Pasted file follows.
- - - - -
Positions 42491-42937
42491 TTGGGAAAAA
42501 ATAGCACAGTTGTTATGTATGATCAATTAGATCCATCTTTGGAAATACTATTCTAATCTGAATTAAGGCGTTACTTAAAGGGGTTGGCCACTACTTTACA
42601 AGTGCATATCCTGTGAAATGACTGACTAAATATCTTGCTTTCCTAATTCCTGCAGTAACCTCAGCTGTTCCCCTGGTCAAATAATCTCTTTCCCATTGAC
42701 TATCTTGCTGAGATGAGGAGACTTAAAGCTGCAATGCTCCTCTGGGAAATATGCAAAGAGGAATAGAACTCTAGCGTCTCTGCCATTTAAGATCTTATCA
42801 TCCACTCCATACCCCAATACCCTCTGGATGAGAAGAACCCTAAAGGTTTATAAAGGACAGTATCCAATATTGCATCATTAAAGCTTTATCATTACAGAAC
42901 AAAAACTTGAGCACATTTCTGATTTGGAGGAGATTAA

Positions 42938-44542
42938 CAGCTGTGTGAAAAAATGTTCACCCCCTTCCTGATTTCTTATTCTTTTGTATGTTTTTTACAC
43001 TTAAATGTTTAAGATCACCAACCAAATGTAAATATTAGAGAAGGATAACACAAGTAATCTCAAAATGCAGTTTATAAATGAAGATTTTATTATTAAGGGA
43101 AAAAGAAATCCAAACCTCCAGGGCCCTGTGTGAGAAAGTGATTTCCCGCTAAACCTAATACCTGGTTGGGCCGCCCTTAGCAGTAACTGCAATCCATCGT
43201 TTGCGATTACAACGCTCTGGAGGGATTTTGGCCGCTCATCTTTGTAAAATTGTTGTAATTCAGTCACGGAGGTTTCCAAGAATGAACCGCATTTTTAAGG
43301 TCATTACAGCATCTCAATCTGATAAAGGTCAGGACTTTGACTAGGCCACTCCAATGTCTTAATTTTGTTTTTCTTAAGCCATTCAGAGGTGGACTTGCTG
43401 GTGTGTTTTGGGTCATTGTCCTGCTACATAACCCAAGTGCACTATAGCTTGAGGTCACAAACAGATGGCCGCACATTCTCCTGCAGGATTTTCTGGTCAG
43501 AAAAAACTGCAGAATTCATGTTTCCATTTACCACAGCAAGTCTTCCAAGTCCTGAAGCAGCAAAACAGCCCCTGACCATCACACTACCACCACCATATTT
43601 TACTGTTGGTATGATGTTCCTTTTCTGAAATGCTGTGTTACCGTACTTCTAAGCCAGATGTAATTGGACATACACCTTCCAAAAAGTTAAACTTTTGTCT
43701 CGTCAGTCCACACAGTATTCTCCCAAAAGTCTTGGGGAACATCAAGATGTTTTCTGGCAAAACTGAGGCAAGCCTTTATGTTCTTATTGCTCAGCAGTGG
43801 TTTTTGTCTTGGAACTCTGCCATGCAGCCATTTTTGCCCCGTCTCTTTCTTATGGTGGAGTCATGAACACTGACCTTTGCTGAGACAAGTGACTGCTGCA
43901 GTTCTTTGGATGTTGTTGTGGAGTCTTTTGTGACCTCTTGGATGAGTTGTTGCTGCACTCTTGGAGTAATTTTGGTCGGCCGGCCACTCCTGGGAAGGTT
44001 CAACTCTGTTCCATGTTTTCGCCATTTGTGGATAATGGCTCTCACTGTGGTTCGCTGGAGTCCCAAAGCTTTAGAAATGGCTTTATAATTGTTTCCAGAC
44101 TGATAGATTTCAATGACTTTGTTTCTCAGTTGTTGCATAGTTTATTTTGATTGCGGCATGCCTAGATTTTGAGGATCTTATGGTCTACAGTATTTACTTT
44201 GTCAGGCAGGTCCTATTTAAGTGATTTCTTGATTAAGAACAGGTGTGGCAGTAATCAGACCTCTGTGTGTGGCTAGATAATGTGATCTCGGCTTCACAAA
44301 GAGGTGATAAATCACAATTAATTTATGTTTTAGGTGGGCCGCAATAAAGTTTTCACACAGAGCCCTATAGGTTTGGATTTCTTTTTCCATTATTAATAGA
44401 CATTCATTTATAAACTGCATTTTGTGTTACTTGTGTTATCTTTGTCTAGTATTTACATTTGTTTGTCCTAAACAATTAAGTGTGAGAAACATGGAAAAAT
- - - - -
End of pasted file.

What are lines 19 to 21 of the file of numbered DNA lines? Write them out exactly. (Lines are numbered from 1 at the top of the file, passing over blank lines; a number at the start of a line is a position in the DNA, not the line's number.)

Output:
43901 GTTCTTTGGATGTTGTTGTGGAGTCTTTTGTGACCTCTTGGATGAGTTGTTGCTGCACTCTTGGAGTAATTTTGGTCGGCCGGCCACTCCTGGGAAGGTT
44001 CAACTCTGTTCCATGTTTTCGCCATTTGTGGATAATGGCTCTCACTGTGGTTCGCTGGAGTCCCAAAGCTTTAGAAATGGCTTTATAATTGTTTCCAGAC
44101 TGATAGATTTCAATGACTTTGTTTCTCAGTTGTTGCATAGTTTATTTTGATTGCGGCATGCCTAGATTTTGAGGATCTTATGGTCTACAGTATTTACTTT